For many, poetry feels inaccessible. As a teacher, Chelsea Bunn hopes to share that poetry doesn't have to be “abstruse or inaccessible,” but instead a vehicle to find greater understanding of both ourselves and the world around us.
Jeanne Shannon, born on a farm in Virginia, will be at Page One Books at 3pm on Sunday, May 15, to talk about and sign her book of poetry and prose, Summoning.
The book is described as such: "A collection of poems and hybrid works that hover at the boundary between poetry and prose, and that range from the abstract and experimental to the concrete and accessible. Employing imagery that is vivid and frequently surprising, the author addresses subjects that include the natural world (especially the plant kingdom), art and music, the dreamlike regions of memory, and the mysterious—the 'dissolving forms' that tell us the world is stranger than we might suppose. In the title poem and others, she summons recollections of her early life in 1940s southwestern Virginia, 'the heart of Appalachia.'"
Shannon was born on a snowy morning on a farm in southwestern Virginia, “the heart of Appalachia,” when the Sun was in Aquarius and the Moon was in Taurus. She has lived in the west (Arizona and New Mexico) for most of her adult life. She writes poems that she characterizes as paintings—often impressionistic, sometimes abstract. It's hard to find one that does not contain a reference to a member of the vegetable kingdom, be it tree, weed or flower. She is pleased to claim Robert Beverley, historian of early Virginia whose name appears in Fourteen Ways of Looking at a Painting by Georgia O'Keeffe, as a maternal ancestor.
: (n.) The pain experienced when the place where one resides or one loves is under immediate assault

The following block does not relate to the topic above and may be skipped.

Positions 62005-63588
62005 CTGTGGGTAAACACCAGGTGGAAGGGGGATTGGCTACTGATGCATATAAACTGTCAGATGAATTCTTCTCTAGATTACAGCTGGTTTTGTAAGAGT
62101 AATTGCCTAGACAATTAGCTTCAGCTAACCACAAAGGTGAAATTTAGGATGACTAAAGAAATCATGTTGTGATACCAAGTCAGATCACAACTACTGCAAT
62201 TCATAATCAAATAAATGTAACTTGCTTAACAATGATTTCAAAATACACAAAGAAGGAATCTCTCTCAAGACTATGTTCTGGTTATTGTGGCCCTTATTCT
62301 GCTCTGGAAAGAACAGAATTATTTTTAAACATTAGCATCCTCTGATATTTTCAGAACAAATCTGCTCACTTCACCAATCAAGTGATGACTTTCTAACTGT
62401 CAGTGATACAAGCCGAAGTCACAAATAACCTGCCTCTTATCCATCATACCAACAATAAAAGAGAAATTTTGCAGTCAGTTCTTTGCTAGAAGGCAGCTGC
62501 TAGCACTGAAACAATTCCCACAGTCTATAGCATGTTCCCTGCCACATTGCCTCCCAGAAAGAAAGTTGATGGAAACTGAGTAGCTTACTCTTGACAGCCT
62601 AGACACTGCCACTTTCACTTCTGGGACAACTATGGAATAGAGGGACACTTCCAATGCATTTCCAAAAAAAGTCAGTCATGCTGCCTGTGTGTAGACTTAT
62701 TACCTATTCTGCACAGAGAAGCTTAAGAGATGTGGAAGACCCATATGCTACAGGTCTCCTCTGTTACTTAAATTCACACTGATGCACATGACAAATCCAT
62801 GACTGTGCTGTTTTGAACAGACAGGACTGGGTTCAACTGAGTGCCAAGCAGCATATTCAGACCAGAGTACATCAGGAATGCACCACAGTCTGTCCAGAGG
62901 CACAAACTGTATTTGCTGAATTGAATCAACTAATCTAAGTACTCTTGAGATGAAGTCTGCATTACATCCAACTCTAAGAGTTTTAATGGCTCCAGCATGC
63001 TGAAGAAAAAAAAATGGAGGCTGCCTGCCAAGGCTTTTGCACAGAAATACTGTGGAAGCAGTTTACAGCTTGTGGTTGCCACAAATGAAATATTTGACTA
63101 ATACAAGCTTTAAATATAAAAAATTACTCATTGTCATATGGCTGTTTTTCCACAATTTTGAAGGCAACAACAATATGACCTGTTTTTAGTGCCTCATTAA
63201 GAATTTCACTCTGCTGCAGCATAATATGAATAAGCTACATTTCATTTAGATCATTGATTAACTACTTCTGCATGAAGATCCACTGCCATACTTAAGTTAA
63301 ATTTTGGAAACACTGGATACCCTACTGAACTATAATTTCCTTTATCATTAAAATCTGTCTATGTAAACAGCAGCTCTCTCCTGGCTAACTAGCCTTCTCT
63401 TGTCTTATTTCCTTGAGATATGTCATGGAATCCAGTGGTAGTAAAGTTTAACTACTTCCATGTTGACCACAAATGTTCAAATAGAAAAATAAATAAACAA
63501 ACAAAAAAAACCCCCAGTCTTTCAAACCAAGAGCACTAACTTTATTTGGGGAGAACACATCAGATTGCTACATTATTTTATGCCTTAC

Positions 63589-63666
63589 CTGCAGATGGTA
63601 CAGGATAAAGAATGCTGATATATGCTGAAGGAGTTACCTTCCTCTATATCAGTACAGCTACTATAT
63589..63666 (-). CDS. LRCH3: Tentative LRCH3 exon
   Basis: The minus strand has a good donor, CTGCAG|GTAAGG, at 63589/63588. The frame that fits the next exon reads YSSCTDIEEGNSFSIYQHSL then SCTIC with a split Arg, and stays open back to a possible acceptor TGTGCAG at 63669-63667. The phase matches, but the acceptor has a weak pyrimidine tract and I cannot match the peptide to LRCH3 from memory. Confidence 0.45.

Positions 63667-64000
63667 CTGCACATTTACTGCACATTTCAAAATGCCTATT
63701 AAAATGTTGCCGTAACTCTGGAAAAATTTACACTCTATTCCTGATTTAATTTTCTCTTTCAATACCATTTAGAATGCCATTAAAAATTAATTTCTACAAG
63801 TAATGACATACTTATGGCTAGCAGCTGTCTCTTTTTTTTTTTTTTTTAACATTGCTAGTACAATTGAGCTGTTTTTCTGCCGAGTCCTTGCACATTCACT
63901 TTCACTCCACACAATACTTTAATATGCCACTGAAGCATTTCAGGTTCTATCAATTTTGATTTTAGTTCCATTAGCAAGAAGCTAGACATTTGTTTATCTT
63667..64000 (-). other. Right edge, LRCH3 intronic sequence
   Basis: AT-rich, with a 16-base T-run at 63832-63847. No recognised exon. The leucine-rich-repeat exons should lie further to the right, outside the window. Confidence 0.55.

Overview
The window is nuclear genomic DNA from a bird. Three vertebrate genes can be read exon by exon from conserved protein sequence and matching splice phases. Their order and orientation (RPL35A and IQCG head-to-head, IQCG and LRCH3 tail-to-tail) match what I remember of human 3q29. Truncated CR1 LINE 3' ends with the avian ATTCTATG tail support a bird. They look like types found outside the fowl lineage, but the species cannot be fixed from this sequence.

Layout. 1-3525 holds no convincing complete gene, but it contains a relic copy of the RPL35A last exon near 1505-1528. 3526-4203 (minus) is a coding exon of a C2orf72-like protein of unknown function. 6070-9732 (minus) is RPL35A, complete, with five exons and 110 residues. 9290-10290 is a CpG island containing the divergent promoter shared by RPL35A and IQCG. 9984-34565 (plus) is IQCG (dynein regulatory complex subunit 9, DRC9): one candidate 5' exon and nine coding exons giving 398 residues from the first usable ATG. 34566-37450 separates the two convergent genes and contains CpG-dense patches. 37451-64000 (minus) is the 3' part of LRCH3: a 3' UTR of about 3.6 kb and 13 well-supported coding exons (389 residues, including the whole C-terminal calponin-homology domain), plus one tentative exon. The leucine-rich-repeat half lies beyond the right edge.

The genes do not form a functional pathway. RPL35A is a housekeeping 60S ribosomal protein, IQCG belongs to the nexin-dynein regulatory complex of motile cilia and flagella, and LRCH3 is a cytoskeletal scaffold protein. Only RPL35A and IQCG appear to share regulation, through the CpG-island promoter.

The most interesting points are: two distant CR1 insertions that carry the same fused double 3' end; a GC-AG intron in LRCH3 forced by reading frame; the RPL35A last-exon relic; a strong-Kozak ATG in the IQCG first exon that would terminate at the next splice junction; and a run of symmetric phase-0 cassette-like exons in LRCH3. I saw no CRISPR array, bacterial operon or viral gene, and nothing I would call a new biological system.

By Maggie Grimason
Maggie Grimason interviews Demian DinéYazhi' and Jess X. Chen, two multi-disciplinary artists probing with their words the hurts of ongoing environmental degradation, colonization and the myriad injustices that thousands of people struggle against daily.
Last week I had the pleasure of speaking to two artists visiting (or soon-to-be visiting) Albuquerque: Jess X. Chen and Gregg Deal.
Jess X. Chen is a multi-disciplinary artist whose mediums include video, mural work, paintings and poetry. She will be visiting the Tannex with Demian DinéYazhi as part of their joint poetry tour: Solastalgia.
Here is where I will begin to flood you with an immersive multimedia experience. Not only can you read interviews (that I got to conduct (!) *straightens tie*) in upcoming issues of the Alibi, but you can watch these artists speak out on important issues on alternately funny and cerebral platforms.
Jess X. Chen recently delivered her first TED Talk about migration as imagination. Enriched by her poetry, her talk is visceral and powerful.
I also had the pleasure of speaking with Gregg Deal, an artist from Colorado who not only premiered his first short film at last weekend's Rezilience, but threw up a mural at the Peace and Justice Center of Leonard Peltier.
Gregg works in a multitude of public art mediums--murals, performance art and more. His works are visual pieces of activism and always express his Indigenous heritage. He is an outspoken critic of the Washington Redskins racist mascot and participated in a great, biting panel for The Daily Show on the topic.
You can watch both of these artists do their things in the videos above.
You can also watch Jess X. Chen perform her poetry on Monday, May 9 (along with Demian! And a performance by the brilliant Discotays) and also get thee to the Peace and Justice Center (202 Harvard Dr. SE) to see Gregg's mural on the west facing wall. Inside, you can buy shirts with the same images, the proceeds from which will go to the International Leonard Peltier Defense Committee.